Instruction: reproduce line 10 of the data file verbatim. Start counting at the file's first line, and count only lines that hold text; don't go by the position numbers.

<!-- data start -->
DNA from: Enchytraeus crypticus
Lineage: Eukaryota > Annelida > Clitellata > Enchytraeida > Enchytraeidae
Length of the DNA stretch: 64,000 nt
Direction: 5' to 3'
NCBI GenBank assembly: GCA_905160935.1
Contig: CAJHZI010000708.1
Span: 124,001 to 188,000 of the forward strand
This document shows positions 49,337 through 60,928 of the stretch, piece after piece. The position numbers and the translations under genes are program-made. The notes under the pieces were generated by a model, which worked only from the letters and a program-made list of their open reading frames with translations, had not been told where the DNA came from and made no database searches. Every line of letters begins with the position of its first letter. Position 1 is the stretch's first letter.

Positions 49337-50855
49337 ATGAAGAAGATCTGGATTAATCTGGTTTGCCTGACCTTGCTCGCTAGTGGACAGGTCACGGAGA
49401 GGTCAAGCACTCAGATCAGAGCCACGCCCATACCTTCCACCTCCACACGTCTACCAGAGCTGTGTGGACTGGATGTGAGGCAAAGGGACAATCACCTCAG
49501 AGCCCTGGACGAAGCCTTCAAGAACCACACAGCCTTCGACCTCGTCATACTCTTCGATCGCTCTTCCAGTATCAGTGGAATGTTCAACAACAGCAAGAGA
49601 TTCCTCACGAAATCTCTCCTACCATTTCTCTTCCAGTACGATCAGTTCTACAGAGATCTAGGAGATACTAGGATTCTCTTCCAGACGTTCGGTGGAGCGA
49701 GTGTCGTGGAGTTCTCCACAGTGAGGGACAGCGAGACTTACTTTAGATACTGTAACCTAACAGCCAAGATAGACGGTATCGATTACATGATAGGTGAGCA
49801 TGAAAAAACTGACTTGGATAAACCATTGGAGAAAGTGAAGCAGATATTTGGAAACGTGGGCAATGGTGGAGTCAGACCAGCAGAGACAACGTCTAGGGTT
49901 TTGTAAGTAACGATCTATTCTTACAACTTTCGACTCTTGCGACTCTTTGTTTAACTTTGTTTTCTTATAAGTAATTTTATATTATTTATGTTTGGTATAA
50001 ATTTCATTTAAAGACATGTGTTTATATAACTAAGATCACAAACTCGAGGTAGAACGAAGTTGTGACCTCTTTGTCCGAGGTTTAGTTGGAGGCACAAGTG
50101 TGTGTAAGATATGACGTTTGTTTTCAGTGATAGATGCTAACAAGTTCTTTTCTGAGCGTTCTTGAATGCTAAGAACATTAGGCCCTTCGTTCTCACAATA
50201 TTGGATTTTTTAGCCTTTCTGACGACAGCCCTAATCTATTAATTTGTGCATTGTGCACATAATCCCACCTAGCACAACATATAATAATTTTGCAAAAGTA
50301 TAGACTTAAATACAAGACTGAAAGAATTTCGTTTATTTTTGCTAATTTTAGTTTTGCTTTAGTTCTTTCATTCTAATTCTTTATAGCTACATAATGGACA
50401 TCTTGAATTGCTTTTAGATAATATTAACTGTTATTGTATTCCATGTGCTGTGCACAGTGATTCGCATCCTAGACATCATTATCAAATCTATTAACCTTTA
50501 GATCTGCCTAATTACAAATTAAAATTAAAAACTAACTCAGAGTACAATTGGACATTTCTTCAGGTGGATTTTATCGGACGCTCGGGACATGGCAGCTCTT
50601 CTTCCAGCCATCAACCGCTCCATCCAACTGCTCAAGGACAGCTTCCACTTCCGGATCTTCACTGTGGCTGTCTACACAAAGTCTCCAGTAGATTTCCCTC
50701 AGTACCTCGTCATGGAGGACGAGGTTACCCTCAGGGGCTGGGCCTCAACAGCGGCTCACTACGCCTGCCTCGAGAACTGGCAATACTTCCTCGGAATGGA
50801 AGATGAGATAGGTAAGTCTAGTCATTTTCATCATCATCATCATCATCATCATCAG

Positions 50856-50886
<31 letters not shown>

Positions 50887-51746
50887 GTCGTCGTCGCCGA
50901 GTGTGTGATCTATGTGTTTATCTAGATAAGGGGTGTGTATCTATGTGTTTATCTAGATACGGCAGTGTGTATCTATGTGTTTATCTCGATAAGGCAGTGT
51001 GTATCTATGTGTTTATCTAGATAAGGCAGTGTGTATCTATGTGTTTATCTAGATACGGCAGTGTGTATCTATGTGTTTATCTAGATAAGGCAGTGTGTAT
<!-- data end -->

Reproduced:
49337 ATGAAGAAGATCTGGATTAATCTGGTTTGCCTGACCTTGCTCGCTAGTGGACAGGTCACGGAGA